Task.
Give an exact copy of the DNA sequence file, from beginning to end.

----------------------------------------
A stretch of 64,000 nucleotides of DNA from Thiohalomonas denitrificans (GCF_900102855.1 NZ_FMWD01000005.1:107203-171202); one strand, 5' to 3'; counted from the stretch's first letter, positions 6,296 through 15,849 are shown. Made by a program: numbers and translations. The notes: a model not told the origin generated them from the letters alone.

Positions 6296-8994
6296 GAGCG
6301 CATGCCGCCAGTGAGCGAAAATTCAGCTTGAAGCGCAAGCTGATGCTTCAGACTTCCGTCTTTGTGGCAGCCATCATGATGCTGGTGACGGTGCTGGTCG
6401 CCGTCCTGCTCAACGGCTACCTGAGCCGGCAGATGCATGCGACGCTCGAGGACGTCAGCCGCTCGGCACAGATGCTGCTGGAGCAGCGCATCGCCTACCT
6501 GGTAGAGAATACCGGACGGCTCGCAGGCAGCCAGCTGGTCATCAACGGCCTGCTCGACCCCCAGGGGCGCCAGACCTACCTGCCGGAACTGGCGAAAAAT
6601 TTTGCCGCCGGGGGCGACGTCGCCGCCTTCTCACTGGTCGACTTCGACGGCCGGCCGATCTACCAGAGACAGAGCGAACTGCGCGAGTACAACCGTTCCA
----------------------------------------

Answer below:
A stretch of 64,000 nucleotides of DNA from Thiohalomonas denitrificans (GCF_900102855.1 NZ_FMWD01000005.1:107203-171202); one strand, 5' to 3'; counted from the stretch's first letter, positions 6,296 through 15,849 are shown. Made by a program: numbers and translations. The notes: a model not told the origin generated them from the letters alone.

Positions 6296-8994
6296 GAGCG
6301 CATGCCGCCAGTGAGCGAAAATTCAGCTTGAAGCGCAAGCTGATGCTTCAGACTTCCGTCTTTGTGGCAGCCATCATGATGCTGGTGACGGTGCTGGTCG
6401 CCGTCCTGCTCAACGGCTACCTGAGCCGGCAGATGCATGCGACGCTCGAGGACGTCAGCCGCTCGGCACAGATGCTGCTGGAGCAGCGCATCGCCTACCT
6501 GGTAGAGAATACCGGACGGCTCGCAGGCAGCCAGCTGGTCATCAACGGCCTGCTCGACCCCCAGGGGCGCCAGACCTACCTGCCGGAACTGGCGAAAAAT
6601 TTTGCCGCCGGGGGCGACGTCGCCGCCTTCTCACTGGTCGACTTCGACGGCCGGCCGATCTACCAGAGACAGAGCGAACTGCGCGAGTACAACCGTTCCA